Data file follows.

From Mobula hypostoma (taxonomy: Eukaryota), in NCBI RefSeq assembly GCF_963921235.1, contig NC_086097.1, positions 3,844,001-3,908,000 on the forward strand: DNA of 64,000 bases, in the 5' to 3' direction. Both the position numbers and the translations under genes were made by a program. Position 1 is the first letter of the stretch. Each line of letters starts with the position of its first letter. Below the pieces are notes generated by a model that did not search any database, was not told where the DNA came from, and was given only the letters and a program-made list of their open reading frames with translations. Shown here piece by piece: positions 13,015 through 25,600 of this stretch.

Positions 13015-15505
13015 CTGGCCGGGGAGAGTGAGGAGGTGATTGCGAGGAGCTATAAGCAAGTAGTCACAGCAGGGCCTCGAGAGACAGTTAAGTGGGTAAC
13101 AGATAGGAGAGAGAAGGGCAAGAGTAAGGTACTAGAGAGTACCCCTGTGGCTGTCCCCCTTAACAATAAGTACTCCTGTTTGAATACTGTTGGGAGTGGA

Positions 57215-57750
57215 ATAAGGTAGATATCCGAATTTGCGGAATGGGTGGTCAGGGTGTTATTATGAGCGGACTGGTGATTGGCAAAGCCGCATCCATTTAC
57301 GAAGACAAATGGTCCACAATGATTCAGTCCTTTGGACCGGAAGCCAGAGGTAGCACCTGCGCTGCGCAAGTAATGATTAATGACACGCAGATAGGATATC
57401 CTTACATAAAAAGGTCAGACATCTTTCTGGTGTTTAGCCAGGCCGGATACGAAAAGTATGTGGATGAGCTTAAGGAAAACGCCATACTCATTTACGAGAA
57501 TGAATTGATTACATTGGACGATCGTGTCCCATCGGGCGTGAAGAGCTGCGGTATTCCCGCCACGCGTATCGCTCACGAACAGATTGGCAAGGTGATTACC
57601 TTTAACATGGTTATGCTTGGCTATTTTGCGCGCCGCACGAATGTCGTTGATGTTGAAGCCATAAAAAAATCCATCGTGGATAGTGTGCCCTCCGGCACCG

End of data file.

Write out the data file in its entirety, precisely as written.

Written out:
From Mobula hypostoma (taxonomy: Eukaryota), in NCBI RefSeq assembly GCF_963921235.1, contig NC_086097.1, positions 3,844,001-3,908,000 on the forward strand: DNA of 64,000 bases, in the 5' to 3' direction. Both the position numbers and the translations under genes were made by a program. Position 1 is the first letter of the stretch. Each line of letters starts with the position of its first letter. Below the pieces are notes generated by a model that did not search any database, was not told where the DNA came from, and was given only the letters and a program-made list of their open reading frames with translations. Shown here piece by piece: positions 13,015 through 25,600 of this stretch.

Positions 13015-15505
13015 CTGGCCGGGGAGAGTGAGGAGGTGATTGCGAGGAGCTATAAGCAAGTAGTCACAGCAGGGCCTCGAGAGACAGTTAAGTGGGTAAC
13101 AGATAGGAGAGAGAAGGGCAAGAGTAAGGTACTAGAGAGTACCCCTGTGGCTGTCCCCCTTAACAATAAGTACTCCTGTTTGAATACTGTTGGGAGTGGA

Positions 57215-57750
57215 ATAAGGTAGATATCCGAATTTGCGGAATGGGTGGTCAGGGTGTTATTATGAGCGGACTGGTGATTGGCAAAGCCGCATCCATTTAC
57301 GAAGACAAATGGTCCACAATGATTCAGTCCTTTGGACCGGAAGCCAGAGGTAGCACCTGCGCTGCGCAAGTAATGATTAATGACACGCAGATAGGATATC
57401 CTTACATAAAAAGGTCAGACATCTTTCTGGTGTTTAGCCAGGCCGGATACGAAAAGTATGTGGATGAGCTTAAGGAAAACGCCATACTCATTTACGAGAA
57501 TGAATTGATTACATTGGACGATCGTGTCCCATCGGGCGTGAAGAGCTGCGGTATTCCCGCCACGCGTATCGCTCACGAACAGATTGGCAAGGTGATTACC
57601 TTTAACATGGTTATGCTTGGCTATTTTGCGCGCCGCACGAATGTCGTTGATGTTGAAGCCATAAAAAAATCCATCGTGGATAGTGTGCCCTCCGGCACCG